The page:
Election results will be certified at the Council meeting on Tuesday, November 16, 2021.
[City of College Park]

Meet Chief Aziz – Public Safety Monthly Community Zoom Meeting, 7:30 p.m., Monday, 8th November 2021

Public Safety Committee Meetings
Monday, November 8, 2021 | Virtual. | 7:30 p.m.

Please join City Elected Officials, Police, Department of Public Services staff, and your neighbors from all around the City, for an informative monthly community meeting. This meeting takes place every second Monday of the month via zoom. Zoom link: https://zoom.us/j/96168994626.

This community meeting will discuss City-wide crime statistics, recent incidents of public interest, neighborhood watch tips, and special public safety-related topics. This month, Prince George’s County Police Chief Malik Aziz will be joining!

To facilitate City-wide participation, these will be virtual meetings that you may join in from your home. Please invite your neighbors so that this useful information may be shared throughout the City.

[City of College Park]

City to Form Lakeland Restorative Justice Commission

A sign saying the “Urban Renewal” project in the Lakeland community in the 1960s. [File photo]

At this week’s meeting, the City Council discussed a proposal to form a restorative justice commission to study what happened in College Park’s Lakeland community back in 1960′ as part of the “Urban Renewal” project and find possible restorative justice to address those issues.

Back on February 9, 2021, the City Council approved creating the Restorative Justice Steering Committee in response to Council resolution denouncing the systematic racism, which called for a restorative justice process to address the harms caused to the Lakeland community by the City, particularly during the urban renewal process in the 1960s.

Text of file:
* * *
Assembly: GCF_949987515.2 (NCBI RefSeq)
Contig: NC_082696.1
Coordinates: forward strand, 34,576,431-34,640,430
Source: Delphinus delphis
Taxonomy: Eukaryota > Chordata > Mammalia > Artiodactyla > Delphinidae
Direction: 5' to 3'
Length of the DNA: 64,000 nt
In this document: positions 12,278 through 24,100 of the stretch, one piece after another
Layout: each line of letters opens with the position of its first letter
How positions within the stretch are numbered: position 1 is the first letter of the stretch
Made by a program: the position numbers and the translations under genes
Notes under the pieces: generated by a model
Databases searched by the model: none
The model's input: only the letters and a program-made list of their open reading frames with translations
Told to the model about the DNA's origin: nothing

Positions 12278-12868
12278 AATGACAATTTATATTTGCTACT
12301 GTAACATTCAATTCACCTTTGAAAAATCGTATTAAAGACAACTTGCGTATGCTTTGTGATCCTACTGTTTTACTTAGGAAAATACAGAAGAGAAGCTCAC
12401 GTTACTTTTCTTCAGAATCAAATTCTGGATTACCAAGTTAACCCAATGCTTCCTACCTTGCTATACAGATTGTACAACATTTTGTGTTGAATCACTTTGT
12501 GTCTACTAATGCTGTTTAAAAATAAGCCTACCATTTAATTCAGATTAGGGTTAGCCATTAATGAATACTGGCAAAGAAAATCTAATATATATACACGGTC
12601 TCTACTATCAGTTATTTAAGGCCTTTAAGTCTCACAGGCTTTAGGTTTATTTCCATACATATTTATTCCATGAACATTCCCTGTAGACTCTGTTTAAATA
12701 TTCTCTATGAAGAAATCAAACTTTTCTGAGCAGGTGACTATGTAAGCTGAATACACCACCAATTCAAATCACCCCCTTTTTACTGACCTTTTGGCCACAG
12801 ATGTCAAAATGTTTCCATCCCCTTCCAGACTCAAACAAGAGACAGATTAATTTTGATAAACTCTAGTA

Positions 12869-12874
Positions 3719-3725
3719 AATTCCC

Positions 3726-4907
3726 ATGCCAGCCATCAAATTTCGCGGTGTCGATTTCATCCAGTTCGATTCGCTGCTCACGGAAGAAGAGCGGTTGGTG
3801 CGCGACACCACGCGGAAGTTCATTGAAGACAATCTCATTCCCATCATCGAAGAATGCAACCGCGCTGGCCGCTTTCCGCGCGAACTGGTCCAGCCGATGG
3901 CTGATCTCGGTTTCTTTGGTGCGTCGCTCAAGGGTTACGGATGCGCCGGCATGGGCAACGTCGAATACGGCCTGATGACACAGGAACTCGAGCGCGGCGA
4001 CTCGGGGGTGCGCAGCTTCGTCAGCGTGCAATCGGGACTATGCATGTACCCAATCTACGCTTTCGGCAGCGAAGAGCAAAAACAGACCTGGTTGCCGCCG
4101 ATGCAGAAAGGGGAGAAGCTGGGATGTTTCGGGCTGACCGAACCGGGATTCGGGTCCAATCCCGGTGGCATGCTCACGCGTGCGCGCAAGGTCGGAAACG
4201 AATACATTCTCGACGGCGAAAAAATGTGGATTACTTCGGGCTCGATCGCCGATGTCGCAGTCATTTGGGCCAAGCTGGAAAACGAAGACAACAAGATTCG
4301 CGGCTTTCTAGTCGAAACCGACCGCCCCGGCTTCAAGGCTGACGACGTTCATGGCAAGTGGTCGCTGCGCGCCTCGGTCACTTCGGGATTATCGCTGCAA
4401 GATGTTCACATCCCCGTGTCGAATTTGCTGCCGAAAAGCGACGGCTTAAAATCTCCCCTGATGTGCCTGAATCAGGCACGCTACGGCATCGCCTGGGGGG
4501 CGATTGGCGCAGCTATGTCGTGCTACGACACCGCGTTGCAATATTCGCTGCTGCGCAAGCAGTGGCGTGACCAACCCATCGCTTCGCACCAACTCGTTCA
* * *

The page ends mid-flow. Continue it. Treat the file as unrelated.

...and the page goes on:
The Resolution stated that the City acknowledges and apologizes for its past history of oppression, particularly regarding the Lakeland community, actively seeks opportunities for accountability and truth-telling about past injustice, and aggressively seeks opportunities for restorative justice.

On April 13, 2021, the City Council appointed eight members to the Restorative Justice Steering Committee (RJSC), which is recommending establishing a Restorative Justice Commission.

Within the next 5 years after its establishment, the committee would deliver the following

  • Records of historical race-based adverse actions and harm caused, and that of truth-telling
  • Community engagement process that consistently solicits input and feedback from current, former, and future members of the broader Lakeland community
  • Concrete restorative measures, which to the extent possible, correct the race-based harms from the City and its partners impacting the African American community of College Park, Maryland
  • An active memorial space sited in Lakeland, the historic African American community of College Park, to house the historic record and serve as a place of recognition and celebration for the City’s cultures and history.

The City has allocated $100,000.00 for the start of the Restorative Justice Commission’s budget in FY 2022.

The Council will formally form the commission and appoint the committee members at a future Council meeting.

Grocery Giveaway, and Turkey Drive

Grocery Giveaway